Friday, April 10, 2015

The problem with making Christian versions of everything

NEW YORK (RNS) If someone offered you the chance to live in a world designed to look and feel like the real one, but is actually a tidier, more ordered Stepford-ish facsimile, would you take it? For many Christians today, the answer appears to be yes.

Call it Newton’s Third Law of modern Christianity, but for every event, there appears to be an equal and opposite corresponding Christian event. There are Christian music festivals and book festivals; Christian versions of TED Talks; the upcoming International Christian Film Festival in Orlando, Fla.; and earlier this month, even a Christian Fashion Week.

While it might seem tempting for Christians to lock themselves away in anti-secular bubbles, where they could wear nothing but Christian clothing and eat nothing but Christian food (Chick-fil-A, I’m guessing?), the ramifications of doing so are polarizing at best, and deeply destructive at worst.

Just look at the recent spate of religious freedom laws being passed around the country. Regardless of whether you view the RFRAs as discriminatory or necessary, the nut of their existence essentially boils down to separateness. At their core, they are laws designed to keep one group of people from being forced to interact with another.

It doesn’t matter whether they are being sold as religious freedom, LGBT discrimination or Rick Santorum’s hypothetical of protecting gay T-shirt makers from Westboro Baptist Church, the fact of the matter is that RFRAs construct a legal wall between two potentially opposing camps. And while on the surface this may appear to have nothing to do with Christians’ creating their own versions of things, the truth is, they are much closer than you think...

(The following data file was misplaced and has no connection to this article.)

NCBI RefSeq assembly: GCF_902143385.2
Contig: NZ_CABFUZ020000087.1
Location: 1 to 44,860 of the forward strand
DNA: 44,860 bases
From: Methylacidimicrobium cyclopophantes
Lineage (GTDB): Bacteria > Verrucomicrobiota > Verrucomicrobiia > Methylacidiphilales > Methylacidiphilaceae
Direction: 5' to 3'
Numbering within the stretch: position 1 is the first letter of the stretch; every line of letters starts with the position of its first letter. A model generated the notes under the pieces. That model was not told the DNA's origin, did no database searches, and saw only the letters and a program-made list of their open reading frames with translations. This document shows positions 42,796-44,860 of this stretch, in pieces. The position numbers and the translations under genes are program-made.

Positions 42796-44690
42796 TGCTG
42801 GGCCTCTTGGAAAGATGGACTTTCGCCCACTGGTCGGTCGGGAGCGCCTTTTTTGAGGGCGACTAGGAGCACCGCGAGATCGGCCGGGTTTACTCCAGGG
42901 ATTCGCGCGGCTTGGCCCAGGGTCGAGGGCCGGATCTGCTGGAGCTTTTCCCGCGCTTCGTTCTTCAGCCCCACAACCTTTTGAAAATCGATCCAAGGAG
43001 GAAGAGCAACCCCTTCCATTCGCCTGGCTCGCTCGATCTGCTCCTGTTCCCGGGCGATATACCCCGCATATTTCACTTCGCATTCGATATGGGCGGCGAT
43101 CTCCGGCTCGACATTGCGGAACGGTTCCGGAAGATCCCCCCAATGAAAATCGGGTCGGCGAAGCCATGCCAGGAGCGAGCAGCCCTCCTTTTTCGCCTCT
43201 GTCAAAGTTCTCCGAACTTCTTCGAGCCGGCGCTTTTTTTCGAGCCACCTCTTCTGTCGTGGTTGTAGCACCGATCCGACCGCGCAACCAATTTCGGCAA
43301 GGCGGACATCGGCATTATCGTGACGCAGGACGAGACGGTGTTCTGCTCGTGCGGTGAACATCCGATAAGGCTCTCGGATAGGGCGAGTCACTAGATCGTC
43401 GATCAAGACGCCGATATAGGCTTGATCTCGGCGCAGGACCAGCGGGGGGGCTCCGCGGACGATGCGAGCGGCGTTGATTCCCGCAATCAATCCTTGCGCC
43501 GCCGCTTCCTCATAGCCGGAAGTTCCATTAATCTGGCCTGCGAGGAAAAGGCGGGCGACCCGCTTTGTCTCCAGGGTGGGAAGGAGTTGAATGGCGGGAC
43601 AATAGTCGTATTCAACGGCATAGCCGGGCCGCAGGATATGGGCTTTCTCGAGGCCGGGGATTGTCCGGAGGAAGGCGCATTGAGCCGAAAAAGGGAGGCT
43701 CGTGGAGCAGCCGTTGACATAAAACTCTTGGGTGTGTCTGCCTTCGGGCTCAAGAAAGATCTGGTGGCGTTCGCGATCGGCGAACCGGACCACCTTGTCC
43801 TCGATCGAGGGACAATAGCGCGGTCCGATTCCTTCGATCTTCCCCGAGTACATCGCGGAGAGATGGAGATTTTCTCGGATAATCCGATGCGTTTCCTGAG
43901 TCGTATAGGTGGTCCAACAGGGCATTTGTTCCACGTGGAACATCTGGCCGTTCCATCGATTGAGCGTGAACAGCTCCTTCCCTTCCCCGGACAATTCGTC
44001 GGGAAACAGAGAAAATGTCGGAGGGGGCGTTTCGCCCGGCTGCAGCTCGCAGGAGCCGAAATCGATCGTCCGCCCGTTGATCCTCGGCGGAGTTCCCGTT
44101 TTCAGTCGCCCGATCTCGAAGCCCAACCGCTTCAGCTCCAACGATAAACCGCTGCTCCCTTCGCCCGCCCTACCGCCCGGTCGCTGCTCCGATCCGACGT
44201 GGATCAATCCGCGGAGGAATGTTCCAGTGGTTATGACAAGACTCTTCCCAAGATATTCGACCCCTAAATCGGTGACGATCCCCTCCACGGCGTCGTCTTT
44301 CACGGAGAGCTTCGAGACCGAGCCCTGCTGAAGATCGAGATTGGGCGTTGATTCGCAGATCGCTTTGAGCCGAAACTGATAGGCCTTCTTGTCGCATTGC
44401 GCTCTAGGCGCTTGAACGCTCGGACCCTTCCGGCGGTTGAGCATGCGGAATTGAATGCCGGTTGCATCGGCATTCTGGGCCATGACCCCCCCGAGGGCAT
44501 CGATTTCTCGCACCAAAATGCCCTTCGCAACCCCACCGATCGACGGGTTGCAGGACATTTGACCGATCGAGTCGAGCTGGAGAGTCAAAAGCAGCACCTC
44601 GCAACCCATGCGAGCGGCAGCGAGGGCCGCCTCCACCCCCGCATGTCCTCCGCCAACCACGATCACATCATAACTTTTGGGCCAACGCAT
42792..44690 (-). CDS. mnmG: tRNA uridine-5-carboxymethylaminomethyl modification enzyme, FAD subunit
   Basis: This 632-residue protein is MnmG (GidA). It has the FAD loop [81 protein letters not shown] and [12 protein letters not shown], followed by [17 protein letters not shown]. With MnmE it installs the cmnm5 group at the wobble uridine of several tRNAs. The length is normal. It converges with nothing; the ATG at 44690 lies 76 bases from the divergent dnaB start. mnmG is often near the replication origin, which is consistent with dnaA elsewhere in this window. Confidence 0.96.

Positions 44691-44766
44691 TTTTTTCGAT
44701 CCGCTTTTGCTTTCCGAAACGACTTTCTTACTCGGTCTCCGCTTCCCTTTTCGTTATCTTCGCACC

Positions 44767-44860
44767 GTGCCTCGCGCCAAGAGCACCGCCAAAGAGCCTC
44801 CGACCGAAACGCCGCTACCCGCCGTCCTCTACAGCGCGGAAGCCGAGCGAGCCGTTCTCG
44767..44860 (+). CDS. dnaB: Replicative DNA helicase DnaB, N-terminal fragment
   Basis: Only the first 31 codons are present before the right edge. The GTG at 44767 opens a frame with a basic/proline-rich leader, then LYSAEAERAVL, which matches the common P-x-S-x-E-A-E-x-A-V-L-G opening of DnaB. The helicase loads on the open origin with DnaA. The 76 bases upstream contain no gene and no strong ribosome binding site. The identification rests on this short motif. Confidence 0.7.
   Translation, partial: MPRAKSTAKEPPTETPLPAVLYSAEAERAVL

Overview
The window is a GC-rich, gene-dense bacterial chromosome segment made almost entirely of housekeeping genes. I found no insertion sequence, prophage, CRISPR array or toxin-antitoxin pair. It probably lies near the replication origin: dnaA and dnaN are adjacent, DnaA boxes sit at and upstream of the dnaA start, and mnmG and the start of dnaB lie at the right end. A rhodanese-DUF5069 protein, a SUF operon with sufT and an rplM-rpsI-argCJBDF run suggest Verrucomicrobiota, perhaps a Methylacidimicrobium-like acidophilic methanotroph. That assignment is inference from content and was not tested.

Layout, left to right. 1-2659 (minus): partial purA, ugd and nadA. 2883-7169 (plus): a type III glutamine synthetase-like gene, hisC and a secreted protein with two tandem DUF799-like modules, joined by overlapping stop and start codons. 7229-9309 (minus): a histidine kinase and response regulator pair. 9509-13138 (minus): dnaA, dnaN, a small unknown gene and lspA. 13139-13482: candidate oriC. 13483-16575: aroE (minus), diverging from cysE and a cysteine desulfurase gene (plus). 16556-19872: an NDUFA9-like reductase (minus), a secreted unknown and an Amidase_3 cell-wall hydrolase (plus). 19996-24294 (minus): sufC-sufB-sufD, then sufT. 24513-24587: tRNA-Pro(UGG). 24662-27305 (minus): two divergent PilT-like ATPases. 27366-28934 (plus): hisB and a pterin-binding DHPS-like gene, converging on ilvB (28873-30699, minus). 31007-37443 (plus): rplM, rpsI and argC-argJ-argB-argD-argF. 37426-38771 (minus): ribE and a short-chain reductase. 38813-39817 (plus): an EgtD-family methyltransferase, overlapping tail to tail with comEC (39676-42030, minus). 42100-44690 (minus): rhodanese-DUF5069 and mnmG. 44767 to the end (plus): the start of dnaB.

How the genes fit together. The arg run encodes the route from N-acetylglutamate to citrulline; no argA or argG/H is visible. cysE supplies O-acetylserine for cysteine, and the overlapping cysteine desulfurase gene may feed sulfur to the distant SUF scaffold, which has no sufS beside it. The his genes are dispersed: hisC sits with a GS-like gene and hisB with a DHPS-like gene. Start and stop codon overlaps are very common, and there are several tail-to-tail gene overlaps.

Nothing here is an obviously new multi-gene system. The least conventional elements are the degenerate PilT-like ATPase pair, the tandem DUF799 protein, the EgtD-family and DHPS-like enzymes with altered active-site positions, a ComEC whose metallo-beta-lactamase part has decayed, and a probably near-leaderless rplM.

Complete article here.

1 comment:

  1. That was a terrible article. The author basically says that Christian fashion shows only differ from ISIS beheading Copts in degree, not in kind. It relies on the tried and true progressive concept of "othering" as if the secular world is an innocent bystander in this separatism. The fact is that gatekeepers of the larger culture tend to be hostile to those who would practice their craft in an explicitly Christian manner. This is evident in everything from the anecdotes that Rod Dreher has been collecting about academia to the Sad Puppies campaigns in Sci-Fi literature.

    It's telling that the author skips right over modesty as a goal of Christian fashion and jumps straight to social justice concerns about the environment and wages. Those are worthy goals, but Christians shouldn't have to limit their expression of Christian values that are acceptable to leftists. Christian events don't have to violate the command to be salt and light. The invitation to come and see is still there for anyone who is interested.